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BIG WEST MEN'S TOURNAMENT

Matadors Finally Run Out of Magic

March 14, 2004|Eric Stephens | Times Staff Writer

Cal State Northridge's storybook run through the Big West Conference basketball tournament wouldn't have a magical ending, but it did have a controversial finish against the league's hottest and, in the end, best team.

Miah Davis made two free throws with 5.1 seconds remaining Saturday night to give Pacific a 75-73 victory in the championship game at the Anaheim Convention Center, sending the Tigers to the NCAA tournament for the first time in seven years.

Davis, the third-leading free-throw shooter in the conference at 85%, calmly made both shots after drawing a blocking foul by guard Davin White that had the Matador bench up in arms. White had an opportunity to win it, but his three-point try on the right wing bounced off the right side of the rim.

"I wanted to try to beat him one on one," Davis said. "I thought about crossing him up. I knew he was going to try for a charge. In a situation like that, you either get a no-call or a blocking call."

Sixth-seeded Northridge (14-16) pulled off upset victories over Cal State Fullerton, UC Santa Barbara and Utah State to advance to its first tournament final in its third season in the Big West. But the second-seeded and regular-season co-champion Tigers (24-7) brought along a 14-game winning streak, the second-longest in the nation.

The Tigers led throughout the game, but they couldn't finish off Northridge. White made a three-pointer and the Matadors cut the deficit to 73-70 with 1:24 remaining, and Eto Onyenegecha drilled another behind the arc 47 seconds later to tie the score.

Pacific grabbed a 57-43 lead, but Ian Boylan, who had 22 points and was the tournament most valuable player, capped a 17-5 run with a basket in the lane to cut the lead to two points, setting up the wild finish.

Four frenetic days appeared to catch up with the Matadors. Either they couldn't run their offense to get quality shots or they missed the open ones they got.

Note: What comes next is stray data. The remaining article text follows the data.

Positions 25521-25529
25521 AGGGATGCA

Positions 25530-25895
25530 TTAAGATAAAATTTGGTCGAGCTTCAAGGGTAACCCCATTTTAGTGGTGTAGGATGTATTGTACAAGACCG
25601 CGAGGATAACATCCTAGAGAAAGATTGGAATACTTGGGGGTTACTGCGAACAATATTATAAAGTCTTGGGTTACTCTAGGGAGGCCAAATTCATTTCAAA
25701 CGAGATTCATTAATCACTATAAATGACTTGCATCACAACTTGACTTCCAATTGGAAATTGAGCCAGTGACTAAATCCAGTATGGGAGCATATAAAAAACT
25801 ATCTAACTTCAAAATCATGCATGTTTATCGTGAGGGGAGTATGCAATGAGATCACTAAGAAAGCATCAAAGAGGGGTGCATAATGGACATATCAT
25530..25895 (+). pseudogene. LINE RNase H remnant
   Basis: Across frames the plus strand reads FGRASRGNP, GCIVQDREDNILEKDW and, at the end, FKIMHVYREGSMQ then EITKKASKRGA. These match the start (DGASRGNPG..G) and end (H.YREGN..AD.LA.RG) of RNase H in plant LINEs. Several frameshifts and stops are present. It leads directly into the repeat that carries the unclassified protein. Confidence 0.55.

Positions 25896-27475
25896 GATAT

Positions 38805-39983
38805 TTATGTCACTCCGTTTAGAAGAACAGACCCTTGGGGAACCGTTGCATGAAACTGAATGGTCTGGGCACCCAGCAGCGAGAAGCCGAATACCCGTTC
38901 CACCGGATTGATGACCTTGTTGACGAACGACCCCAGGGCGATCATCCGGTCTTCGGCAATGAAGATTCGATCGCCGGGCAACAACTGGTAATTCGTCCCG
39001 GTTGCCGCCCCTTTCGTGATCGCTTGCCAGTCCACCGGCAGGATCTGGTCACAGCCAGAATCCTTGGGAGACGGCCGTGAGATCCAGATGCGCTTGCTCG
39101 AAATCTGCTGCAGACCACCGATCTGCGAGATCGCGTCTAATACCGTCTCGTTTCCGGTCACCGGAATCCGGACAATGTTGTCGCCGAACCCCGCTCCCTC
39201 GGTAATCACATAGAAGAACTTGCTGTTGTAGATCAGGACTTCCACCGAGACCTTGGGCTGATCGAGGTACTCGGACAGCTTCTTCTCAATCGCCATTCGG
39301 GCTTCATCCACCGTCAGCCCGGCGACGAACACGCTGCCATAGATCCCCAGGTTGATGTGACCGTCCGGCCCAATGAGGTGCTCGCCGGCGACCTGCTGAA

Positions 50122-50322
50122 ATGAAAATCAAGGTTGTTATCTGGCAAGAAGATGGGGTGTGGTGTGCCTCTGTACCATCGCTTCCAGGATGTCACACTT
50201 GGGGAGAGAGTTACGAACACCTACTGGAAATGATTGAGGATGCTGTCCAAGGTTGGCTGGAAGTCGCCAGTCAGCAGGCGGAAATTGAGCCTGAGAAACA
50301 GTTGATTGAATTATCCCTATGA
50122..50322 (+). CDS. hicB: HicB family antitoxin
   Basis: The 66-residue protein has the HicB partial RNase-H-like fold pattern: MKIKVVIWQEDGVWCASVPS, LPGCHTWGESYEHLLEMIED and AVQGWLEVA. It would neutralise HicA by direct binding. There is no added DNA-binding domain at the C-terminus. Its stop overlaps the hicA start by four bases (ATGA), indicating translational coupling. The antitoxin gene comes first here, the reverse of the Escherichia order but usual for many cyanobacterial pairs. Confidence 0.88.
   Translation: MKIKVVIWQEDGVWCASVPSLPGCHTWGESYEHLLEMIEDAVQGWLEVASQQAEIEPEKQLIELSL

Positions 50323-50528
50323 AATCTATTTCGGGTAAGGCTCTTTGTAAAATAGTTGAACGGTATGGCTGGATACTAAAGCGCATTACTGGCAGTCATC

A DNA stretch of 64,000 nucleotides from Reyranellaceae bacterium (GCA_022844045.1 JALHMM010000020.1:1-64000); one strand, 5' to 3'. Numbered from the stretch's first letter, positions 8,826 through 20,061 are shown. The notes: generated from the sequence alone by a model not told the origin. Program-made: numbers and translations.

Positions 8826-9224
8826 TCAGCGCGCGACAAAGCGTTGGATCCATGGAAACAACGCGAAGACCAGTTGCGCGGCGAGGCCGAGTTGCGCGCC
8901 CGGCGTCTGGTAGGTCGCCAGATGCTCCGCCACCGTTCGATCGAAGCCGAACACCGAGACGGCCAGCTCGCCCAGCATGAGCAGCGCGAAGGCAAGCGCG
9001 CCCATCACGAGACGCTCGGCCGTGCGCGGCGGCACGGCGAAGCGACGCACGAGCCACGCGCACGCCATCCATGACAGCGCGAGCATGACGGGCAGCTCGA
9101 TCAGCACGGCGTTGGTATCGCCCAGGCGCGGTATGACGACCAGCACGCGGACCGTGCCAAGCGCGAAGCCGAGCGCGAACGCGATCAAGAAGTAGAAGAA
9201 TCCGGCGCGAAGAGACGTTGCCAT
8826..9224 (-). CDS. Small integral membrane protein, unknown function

Northridge missed nine of its first 11 tries and Pacific took full advantage. David Doubley scored six early points on drives to the basket to force the Matadors to switch from a man-to-man defense to a 1-3-1 zone.

The Tigers started to hit from the outside. Tyler Newton's bank shot gave them a 20-4 lead.

Myree Bowden and Tom Cockle had steals on consecutive possessions and converted them into points to quell a brief Northridge rally. Davis' second three-pointer of the first half built the Tigers' lead to 19.

As they had done in their stunning semifinal victory over No. 22-ranked Utah State, the Matadors fought back in the toughest of situations. They scored 20 of the last 26 points in the first half, with Boylan's scoring the last nine.

His three-pointer cut the deficit to 37-29 and gave the Matadors a glimmer of hope.

Northridge's run had little resemblance to that of the NCAA tournament team of 2001. That team had veteran leadership and was expected to win the Big Sky Conference.

This team has one senior only, Michael Scott, and a freshman, Thomas Shewmake, as the starting center.

And there has been a season's worth of issues from the academic ineligibility of Onyenegecha to the 11-game suspension of Joseph Frazier and junior forward Chris Davis.

The Matadors survived those issues and appeared to be a dangerous team after Coach Bobby Braswell lifted the suspensions of Frazier and Davis a week before the Big West tournament. They ended the regular season by losing consecutive home games to UC Riverside and Cal State Fullerton.

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